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Proceedings of the National Academy of Sciences. Auditory Processing Disorder International Research. Adults with dyslexia are impaired in categorizing speech and nonspeech sounds on the basis of temporal cues. Author Affiliations Edited* by Michael M. Merzenich, University of California, San Francisco, CA, and approved April 30, 2010 (received for review November 9, 2009) Abstract Developmental dyslexia is characterized by severe reading and spelling difficulties that are persistent and resistant to the usual didactic measures and remedial efforts.

It is well established that a major cause of these problems lies in poorly specified representations of speech sounds. Speech contains a number of acoustic cues that are used to discriminate speech sounds belonging to different phonetic categories. Although previous speech perception studies predominantly indicate that individuals with dyslexia are less categorical than normal readers in the way that they perceive phonetic contrasts, especially stop consonants (7–28; but see 6, 29–32 for contra-evidence), these studies are inconclusive as to whether these problems are exclusive to speech.

Fig. 1. Table 1. Results Fig. 2. Table 2. Discussion Methods Stimuli. Assistive listening devices drive neuroplasticity in children with dyslexia. Author Affiliations Edited by Thomas D. Albright, The Salk Institute for Biological Studies, La Jolla, CA, and approved August 3, 2012 (received for review April 23, 2012) Abstract Children with dyslexia often exhibit increased variability in sensory and cognitive aspects of hearing relative to typically developing peers.

Children with dyslexia, reading impairment not caused by deficits in ability or opportunity (1), often have difficulties with orienting and maintaining attention (2, 3). Auditory perception and neurophysiology can be altered with auditory training (17⇓⇓⇓⇓⇓–23). What are the biological mechanisms by which classroom FM system use improves auditory attention and phonological awareness in children with dyslexia? Results FM System Use Benefits Reading and Related Skills. We assessed reading ability, phonological awareness, and auditory brainstem function in response to speech in 38 normal hearing children with dyslexia (ages 8–14 y, 16 girls). Fig. 1. Fig. 2. Discussion Footnotes. Amplitude envelope onsets and developmental dyslexia: A new hypothesis. Author Affiliations Communicated by James L. McClelland, Carnegie Mellon University, Pittsburgh, PA (received for review January 25, 2002) Abstract A core difficulty in developmental dyslexia is the accurate specification and neural representation of speech.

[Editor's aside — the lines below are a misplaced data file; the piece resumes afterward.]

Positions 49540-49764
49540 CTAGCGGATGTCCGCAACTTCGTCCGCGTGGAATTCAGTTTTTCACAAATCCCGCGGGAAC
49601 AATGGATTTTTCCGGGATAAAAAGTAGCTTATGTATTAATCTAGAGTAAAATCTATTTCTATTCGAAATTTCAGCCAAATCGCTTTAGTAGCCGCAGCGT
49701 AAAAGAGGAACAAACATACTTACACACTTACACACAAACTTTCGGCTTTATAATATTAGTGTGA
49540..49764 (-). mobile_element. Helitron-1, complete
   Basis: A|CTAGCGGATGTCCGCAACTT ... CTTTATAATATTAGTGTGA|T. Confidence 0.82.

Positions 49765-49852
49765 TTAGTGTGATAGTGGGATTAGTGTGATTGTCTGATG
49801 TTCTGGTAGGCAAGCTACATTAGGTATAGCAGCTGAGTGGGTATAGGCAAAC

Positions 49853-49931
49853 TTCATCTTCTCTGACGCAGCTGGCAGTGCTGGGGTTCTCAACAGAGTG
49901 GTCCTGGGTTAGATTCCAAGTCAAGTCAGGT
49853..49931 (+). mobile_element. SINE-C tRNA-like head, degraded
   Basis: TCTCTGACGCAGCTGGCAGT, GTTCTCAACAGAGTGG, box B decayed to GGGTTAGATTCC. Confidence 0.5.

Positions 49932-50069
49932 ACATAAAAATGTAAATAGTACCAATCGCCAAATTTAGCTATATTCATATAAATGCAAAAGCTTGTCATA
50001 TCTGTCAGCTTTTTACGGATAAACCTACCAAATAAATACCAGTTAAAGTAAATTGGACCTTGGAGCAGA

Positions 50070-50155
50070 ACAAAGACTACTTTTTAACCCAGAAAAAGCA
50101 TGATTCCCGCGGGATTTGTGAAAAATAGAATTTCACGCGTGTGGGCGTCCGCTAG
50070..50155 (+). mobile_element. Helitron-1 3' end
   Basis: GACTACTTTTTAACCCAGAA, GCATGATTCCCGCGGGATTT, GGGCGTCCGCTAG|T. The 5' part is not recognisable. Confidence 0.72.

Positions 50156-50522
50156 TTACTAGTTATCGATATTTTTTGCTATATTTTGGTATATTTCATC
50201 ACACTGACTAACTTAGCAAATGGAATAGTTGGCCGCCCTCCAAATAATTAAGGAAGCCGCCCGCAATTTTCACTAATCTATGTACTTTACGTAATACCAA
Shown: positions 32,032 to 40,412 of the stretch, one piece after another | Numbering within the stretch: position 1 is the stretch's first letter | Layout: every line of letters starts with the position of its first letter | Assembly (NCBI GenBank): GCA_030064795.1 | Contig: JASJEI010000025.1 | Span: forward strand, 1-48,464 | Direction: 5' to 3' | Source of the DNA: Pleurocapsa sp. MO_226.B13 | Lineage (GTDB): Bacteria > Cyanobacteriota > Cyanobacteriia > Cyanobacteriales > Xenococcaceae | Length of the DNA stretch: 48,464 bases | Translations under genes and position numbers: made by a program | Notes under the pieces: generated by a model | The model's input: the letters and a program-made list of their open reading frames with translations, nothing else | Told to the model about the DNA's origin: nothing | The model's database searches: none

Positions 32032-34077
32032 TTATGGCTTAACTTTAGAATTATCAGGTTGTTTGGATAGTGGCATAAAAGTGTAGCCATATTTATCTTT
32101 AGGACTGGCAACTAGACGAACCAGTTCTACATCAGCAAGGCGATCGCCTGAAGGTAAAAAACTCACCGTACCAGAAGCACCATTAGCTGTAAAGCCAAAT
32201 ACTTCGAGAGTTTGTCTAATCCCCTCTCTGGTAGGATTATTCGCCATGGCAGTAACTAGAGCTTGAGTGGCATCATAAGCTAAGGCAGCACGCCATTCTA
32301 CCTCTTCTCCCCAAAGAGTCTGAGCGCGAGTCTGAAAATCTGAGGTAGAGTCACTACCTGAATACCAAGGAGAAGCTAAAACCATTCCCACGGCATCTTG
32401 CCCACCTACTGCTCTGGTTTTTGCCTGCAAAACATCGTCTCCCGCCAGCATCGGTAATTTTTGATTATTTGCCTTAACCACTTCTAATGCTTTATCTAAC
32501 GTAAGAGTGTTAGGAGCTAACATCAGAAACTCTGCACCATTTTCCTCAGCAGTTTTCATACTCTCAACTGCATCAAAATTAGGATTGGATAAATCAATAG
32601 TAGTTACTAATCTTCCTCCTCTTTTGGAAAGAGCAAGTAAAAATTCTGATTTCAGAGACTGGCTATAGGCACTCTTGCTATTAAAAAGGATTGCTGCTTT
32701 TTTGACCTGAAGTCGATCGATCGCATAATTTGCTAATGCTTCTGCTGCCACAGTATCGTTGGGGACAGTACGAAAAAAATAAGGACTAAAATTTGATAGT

Footnotes ↵† To whom reprint requests should be addressed at: Institute of Child Health, 30 Guilford Street, London WC1N 1EH, United Kingdom. Abbreviations AM, amplitude modulation RAN, rapid automatized naming PSTM, phonological short-term memory RFD, rapid-frequency discrimination TOJ, temporal order judgement CA, chronological age RL, reading level WISC, Wechsler Intelligence Scale for Children P center, perceptual center Received January 25, 2002.

Attention-driven auditory cortex short-term plasticity helps segregate relevant sounds from noise. Author Affiliations Edited* by Robert Desimone, Massachusetts Institute of Technology, and approved January 22, 2011 (received for review November 1, 2010) Abstract How can we concentrate on relevant sounds in noisy environments?

A “gain model” suggests that auditory attention simply amplifies relevant and suppresses irrelevant afferent inputs. However, it is unclear whether this suffices when attended and ignored features overlap to stimulate the same neuronal receptive fields. A “tuning model” suggests that, in addition to gain, attention modulates feature selectivity of auditory neurons. Humans have a remarkable capacity for auditory selective attention in noisy environments. These two classic theories have been recently complemented by results supporting a more detailed “tuning model” of auditory attention (14–18).